KC Ballet Follows Its “Bliss Point”

Kansas City Ballet Company Dancers in Mark Morris’ Sandpaper Ballet. Photography by Brett Pruitt & East Market Studios.

On a balmy spring evening, surprise rippled through the audience at the Kansas City Ballet as the Kansas City Symphony launched into a spirited, hilariously unseasonable rendition of “Sleigh Ride,” complete with sleigh bells. This impish overture to Mark Morris’s “Sandpaper Ballet” gave a good indication of the program to come — the three disparate dances that comprise “Bliss Point” have in common a fresh and lighthearted unconventionality. 

“Sandpaper Ballet” is a vision, starting with the spectacular identical grass-and-sky costumes designed by Isaac Mizrahi. When the large combined corps fills the stage, it is a fantastical landscape. And when it snaps in and out of formation, which it does in a different creative and amusing way after each of the ten songs (all by Leroy Anderson), it’s as satisfying every time as a jigsaw puzzle clicking together. 

Kansas City Ballet Company Dancers in Mark Morris’ Sandpaper Ballet. Photography by Brett Pruitt & East Market Studios.

For all his usual urbane cheer, Mark Morris is also a choreographer of precision and architecture. On opening night there were a few places where timing and line could have been more crisper, the better to contrast when the dancing broke into madcap exhilaration, but no doubt all will have sharpened by this second weekend. And it was clear the company relished the free-for-all passages, flipping ponytails and performing comical hyperextensions and cat’s-cradle-tangle partnerings with knowing grins. 

Kansas City Ballet Company Dancers in Jiří Kylián’s Petite Mort. Photography by Brett Pruitt & East Market Studios.

To be frank, after skimming the description of “Petite Mort”, I was a little bit dreading this second piece. Art that purports to philosophize about sex or push sexual boundaries can often be peculiarly boring and prudish. But then again, artistic statements are often completely different from the actual art itself, and in this case “Petite Mort” surprised by being my favorite of the evening. A stark black background and lush, atmospheric lighting showcased Jiří Kylián’s brilliant choreography, which in turn was supported at all turns by the delicate stateliness of pianist Sam Beckett on the Mozart selections. Some tricky swordplay that could easily have tipped into the silly and heavily symbolic was instead entertaining and brief. Stiff black gowns, despite being another overdetermined gender symbol, created dramatic, beautiful images that softened to lightness and laughter. And a gorgeous rippling black tarp was put to simple and effective stage magic. All this perfectly served Kylián’s rich dance vocabulary, with its constantly inventive stances, lifts, wraps, propulsions and chaotic energy transfers. It was a truly beautiful piece, flawlessly performed by the well matched pairs of Whitney Huell and Alladson Barreto, Amanda DeVenuta and Joshua Bodden, Klaeena Burks and Angelin Carrant, Taryn Mejia and Cameron Thomas, Georgia Fuller and Andrew Vecseri and Kelsey Ivana Hellebuyck and Paul Zusi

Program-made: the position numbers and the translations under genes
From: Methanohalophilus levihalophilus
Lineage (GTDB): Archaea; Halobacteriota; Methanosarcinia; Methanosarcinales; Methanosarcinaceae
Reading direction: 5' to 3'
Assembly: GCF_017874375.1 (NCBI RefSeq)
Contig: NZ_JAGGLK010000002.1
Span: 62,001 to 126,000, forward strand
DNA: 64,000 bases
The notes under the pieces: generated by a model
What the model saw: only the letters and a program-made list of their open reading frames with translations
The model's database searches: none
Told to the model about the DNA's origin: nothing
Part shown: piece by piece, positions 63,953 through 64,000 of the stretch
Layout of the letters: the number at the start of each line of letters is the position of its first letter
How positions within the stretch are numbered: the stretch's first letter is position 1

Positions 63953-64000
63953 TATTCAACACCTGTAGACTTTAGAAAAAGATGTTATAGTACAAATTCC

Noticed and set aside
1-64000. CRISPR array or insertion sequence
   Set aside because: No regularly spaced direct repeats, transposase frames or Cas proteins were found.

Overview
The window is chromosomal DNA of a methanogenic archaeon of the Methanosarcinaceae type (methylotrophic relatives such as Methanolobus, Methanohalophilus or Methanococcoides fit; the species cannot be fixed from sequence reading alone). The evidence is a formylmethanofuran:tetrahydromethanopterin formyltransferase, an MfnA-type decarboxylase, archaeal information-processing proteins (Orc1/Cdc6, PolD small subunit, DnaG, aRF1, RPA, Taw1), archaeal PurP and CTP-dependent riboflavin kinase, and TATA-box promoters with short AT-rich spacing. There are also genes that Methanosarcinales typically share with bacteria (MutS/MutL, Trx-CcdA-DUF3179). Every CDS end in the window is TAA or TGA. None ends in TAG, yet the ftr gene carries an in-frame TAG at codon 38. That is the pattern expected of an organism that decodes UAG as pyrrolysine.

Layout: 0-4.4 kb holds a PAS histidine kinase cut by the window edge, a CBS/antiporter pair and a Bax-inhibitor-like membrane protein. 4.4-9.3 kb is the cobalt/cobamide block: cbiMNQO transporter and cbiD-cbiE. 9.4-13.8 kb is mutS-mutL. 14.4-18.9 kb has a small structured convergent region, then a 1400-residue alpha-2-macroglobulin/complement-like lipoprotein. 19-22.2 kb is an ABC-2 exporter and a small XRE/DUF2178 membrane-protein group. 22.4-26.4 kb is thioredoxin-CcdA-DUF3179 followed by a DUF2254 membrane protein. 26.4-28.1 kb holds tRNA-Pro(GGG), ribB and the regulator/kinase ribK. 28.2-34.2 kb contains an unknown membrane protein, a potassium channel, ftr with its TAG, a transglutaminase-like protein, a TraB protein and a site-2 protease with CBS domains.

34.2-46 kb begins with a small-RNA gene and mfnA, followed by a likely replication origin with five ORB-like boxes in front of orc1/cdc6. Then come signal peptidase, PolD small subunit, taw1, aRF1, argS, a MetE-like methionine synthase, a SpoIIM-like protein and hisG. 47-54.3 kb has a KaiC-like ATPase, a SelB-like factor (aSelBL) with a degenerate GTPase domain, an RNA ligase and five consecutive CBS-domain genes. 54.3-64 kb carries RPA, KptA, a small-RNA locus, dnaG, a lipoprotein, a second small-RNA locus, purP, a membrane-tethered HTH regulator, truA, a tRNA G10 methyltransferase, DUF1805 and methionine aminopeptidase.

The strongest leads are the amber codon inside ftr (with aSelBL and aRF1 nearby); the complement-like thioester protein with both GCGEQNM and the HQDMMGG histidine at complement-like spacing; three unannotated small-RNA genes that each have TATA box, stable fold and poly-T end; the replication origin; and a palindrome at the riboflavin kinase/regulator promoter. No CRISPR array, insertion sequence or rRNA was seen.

Kansas City Ballet Company Dancers in Alexander Ekman’s Cacti. Photography by Brett Pruitt & East Market Studios.

The last piece, “Cacti,” by Alexander Ekman, might best be characterized as “extra.” There are large white dimensional squares, which serve variously as risers, platforms, walls and set dressing. Staging, lighting, and costume also play strong roles. Split-second spot lights create the impression of strobe flashes or stop motion, while androgynous costumes strip dancers to motion, energy and sound. In ways that sometimes recalled Japanese Taiko troupes, “Cacti” calls on the dancers to make use of their full physicality — vocalizations, stomping, parading, jumping, pounding, gesturing, audible exhalations — and the dancers throw themselves at these opportunities with everything they have. They seem to be having the time of their lives doing it too, performing with extra vivacity, feeding off the laughter of the audience, running and yelling and pounding full-out, and letting wildly loose in the bursts of surreal comedy. In addition to the usual stellar accompaniment by the Kansas City Symphony, The Opus 76 Quartet (Keith Stanfield, Zsolt Eder, Ashley Stanfield, Daniel Ketter) lent an unusual onstage presence, playing passages by Haydn, Beethoven and Schubert as they strolled around and amidst the dancers, upended platforms, lit highway signs and large cacti. 

I’m a maximalist, but if I forced to, I’d lose (in this order) the vapid voiceover, the lit “Cacti” highway signs and even (gasp) the titular cacti. These all added their moments, although maybe not quite enough to justify their inclusion. At a certain point, things feel kitchen-sinkish, but then again, absurdity is the point. To jump metaphors, in its plenitude of ridiculous props, arresting tableaux, visual surprises, staging gags, sound jokes, and meta punchlines, “Cacti” is not unlike the summer potluck with six bowls of potato salad. Good thing I like potato salad. Judging by the audience’s laughter and applause, so do we all.

“Bliss Point” is a gift for those who would love to see more contemporary dance in town. And a seasonably perfect buffet of fresh, light dance pleasure to send us smiling into summer and looking forward to next season. 

May 12, 13,14, 19, 20, 21
Kauffman Center for the Performing Arts

Grace Suh

Grace Suh's work has received awards from the Edward F. Albee Foundation, National Endowment for the Arts USC Arts Journalism Fellowship, Hedgebrook Writers in Residence Program, Djerassi Resident Artist Program and Charlotte Street Foundation.

Leave a Reply